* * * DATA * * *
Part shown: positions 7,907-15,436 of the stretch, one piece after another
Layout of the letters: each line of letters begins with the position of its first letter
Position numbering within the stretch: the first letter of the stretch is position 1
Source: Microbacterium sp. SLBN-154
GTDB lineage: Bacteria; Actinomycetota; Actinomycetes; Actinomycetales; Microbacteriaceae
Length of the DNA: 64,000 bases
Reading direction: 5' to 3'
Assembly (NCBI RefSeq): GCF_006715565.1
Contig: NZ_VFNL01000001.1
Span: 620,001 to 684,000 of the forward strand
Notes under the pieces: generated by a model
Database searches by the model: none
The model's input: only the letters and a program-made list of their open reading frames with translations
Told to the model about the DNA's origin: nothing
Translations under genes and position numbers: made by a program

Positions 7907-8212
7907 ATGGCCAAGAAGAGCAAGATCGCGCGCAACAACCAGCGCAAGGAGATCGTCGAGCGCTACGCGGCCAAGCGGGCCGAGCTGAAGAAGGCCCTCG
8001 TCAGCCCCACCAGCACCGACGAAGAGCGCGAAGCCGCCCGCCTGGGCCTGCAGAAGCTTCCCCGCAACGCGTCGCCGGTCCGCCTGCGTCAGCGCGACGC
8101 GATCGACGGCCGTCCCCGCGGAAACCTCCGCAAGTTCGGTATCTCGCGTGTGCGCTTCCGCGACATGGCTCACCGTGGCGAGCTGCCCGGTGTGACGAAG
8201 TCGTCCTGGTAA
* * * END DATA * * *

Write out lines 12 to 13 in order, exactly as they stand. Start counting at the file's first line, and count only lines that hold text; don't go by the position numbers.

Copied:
Database searches by the model: none
The model's input: only the letters and a program-made list of their open reading frames with translations